The weather on 29 June 2003 was superb. I set off from the ski centre in the forest North of Ben Nevis and the Aonachs at grid reference 173 775 on OS Landranger map 41. I went on tracks through the forest and climbed Aonach Mor by its remote North East ridge. I went from there over Carn Mor Dearg and then climbed Ben Nevis via the Carn Mor Dearg arête, an easy scramble rather than pure walk. My descent was to the car parking at the road head of Glen Nevis via the summit of Carn Dearg South West at 155 701, descending from there into the Coire Eoghainn and down into the glen.

This descent route from the Ben is very rarely used, being continuously steep over much rough, pathless terrain. It should only be attempted by experienced walkers, and indeed there is a notice board in Glen Nevis which proclaims ‘Danger. This is not a route to Ben Nevis’.

I saw some Small Whites along the initial forest tracks, and then no butterflies at all until I was about to descend out of the Coire Eoghainn at around 6pm on a sunny evening. The corrie is grassy and south-facing, and at approximately 165 702 at an altitude of some 650 metres I saw a Mountain Ringlet. I understand that this is the first report of the species on Ben Nevis since 1984 (private communication from Butterfly Conservation Society). I should mention that I have seen Scotch Argus on several occasions, sometimes in considerable numbers, so I believe I am able to distinguish the two species.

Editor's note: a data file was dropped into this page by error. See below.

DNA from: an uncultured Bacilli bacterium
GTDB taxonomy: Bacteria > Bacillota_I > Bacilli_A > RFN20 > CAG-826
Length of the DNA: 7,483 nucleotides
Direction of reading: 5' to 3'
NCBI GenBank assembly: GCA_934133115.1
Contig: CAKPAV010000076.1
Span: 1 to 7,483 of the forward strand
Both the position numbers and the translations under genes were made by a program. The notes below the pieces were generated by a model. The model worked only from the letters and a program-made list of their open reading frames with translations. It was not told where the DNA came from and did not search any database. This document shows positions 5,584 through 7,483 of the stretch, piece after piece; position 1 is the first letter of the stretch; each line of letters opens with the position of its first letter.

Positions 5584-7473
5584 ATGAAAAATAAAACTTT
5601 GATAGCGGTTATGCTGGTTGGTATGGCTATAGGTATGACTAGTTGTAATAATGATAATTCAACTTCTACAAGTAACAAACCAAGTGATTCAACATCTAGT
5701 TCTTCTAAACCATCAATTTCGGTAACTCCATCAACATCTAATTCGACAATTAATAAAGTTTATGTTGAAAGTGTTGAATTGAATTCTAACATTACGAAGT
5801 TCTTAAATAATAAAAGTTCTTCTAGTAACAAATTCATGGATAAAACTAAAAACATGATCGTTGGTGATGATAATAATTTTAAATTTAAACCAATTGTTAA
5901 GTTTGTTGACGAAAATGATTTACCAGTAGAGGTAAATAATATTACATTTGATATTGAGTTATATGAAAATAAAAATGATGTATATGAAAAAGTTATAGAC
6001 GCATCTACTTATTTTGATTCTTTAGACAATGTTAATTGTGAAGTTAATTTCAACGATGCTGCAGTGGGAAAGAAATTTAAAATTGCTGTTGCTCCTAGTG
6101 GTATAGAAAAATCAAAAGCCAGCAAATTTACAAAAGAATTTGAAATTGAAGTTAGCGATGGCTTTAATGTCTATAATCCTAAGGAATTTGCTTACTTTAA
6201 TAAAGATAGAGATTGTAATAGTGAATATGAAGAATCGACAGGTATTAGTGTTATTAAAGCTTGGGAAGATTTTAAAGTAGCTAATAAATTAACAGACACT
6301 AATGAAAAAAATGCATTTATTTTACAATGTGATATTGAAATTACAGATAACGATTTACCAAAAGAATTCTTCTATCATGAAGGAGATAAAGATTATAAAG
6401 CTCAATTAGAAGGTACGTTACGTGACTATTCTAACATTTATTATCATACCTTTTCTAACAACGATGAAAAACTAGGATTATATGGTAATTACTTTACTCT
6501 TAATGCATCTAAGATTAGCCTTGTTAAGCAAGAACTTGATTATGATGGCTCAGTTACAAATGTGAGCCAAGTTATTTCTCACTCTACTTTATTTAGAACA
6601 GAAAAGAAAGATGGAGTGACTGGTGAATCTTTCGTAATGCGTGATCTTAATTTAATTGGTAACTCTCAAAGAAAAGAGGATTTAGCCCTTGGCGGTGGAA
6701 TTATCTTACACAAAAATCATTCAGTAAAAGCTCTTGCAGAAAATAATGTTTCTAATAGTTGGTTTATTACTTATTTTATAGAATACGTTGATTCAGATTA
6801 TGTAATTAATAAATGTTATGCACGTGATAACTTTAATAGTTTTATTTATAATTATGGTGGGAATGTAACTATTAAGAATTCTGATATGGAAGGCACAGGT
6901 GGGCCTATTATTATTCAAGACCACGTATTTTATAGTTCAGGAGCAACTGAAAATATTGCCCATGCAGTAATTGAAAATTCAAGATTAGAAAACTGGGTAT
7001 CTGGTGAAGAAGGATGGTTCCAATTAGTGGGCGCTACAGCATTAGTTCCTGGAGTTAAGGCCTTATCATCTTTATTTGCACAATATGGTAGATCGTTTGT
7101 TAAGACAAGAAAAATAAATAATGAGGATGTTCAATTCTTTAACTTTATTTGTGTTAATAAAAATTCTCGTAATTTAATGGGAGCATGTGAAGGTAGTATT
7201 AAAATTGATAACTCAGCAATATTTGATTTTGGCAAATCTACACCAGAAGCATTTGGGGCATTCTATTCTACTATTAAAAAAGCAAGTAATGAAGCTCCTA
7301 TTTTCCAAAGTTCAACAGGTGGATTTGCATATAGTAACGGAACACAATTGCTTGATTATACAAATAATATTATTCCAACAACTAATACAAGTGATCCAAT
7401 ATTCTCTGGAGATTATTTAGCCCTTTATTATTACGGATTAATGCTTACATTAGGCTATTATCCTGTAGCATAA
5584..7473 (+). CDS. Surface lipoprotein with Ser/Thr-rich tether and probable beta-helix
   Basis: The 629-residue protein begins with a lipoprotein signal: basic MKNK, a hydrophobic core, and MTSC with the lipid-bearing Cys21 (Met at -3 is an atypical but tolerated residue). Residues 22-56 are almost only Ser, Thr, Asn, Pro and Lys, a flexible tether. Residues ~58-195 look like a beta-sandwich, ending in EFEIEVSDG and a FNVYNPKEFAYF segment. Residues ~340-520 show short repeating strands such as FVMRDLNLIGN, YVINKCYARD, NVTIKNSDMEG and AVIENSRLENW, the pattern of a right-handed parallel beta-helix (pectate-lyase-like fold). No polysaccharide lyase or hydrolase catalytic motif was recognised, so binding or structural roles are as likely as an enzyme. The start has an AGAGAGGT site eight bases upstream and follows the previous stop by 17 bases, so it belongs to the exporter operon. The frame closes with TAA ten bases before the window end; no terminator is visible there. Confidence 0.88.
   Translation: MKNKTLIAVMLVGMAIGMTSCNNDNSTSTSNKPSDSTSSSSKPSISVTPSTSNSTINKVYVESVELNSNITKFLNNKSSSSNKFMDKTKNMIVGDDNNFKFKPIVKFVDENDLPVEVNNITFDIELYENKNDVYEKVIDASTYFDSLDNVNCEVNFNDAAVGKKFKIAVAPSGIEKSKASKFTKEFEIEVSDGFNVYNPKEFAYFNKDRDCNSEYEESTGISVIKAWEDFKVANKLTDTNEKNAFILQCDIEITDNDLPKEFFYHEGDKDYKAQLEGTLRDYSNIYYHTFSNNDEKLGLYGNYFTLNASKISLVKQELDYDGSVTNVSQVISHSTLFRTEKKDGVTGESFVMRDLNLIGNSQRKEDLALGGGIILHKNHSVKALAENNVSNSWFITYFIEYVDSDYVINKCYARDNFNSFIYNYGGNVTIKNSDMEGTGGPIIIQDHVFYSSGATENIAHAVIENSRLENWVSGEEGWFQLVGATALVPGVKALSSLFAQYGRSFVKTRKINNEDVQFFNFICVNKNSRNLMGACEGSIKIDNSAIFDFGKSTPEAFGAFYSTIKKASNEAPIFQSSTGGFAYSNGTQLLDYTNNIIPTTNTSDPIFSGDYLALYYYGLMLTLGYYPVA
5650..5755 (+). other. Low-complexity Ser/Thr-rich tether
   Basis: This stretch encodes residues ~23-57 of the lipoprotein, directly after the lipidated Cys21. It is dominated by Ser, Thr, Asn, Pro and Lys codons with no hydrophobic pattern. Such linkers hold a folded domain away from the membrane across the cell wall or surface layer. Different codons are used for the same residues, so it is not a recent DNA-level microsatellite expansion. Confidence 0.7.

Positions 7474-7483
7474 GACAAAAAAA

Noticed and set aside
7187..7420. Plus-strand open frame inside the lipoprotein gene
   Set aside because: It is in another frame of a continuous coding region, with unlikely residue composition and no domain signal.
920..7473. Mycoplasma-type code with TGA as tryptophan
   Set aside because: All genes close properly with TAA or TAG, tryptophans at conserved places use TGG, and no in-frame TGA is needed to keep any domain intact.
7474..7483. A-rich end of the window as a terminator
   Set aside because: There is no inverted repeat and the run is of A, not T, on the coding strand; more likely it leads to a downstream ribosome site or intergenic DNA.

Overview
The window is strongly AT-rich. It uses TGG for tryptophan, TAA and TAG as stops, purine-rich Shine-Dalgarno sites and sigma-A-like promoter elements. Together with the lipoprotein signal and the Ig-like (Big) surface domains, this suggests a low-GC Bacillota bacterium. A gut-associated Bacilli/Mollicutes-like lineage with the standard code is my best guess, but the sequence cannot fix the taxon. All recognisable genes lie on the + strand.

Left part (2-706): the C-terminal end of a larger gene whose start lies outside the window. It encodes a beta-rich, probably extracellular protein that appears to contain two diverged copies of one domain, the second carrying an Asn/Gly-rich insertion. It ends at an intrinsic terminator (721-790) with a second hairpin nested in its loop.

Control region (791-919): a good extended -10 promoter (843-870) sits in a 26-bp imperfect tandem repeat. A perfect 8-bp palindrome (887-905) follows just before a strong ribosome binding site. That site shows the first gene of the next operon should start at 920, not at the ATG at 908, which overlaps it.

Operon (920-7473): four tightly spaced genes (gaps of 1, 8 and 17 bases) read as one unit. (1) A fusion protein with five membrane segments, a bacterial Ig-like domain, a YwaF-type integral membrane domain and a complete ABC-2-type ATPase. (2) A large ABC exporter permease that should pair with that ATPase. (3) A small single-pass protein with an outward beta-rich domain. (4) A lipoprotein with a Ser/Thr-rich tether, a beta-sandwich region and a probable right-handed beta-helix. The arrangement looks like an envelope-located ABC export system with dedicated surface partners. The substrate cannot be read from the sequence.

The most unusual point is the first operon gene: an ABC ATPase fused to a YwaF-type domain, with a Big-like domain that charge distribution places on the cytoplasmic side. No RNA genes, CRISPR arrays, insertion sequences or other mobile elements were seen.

I believe that the distribution of this butterfly is considerably wider than is currently recognised, although the Millenium Atlas does mention in the discussion on this species the problems of obtaining records in remote areas in weather which is often inclement.

On 28 May 2002, the weather was overcast but bright. I walked to and from some remote Munros above Loch Monar, in the west of Scotland but much further north than the accepted range of C. palaemon. I imagine that the only people who visit this area are serious Munro baggers, along with the occasional forestry or estate worker.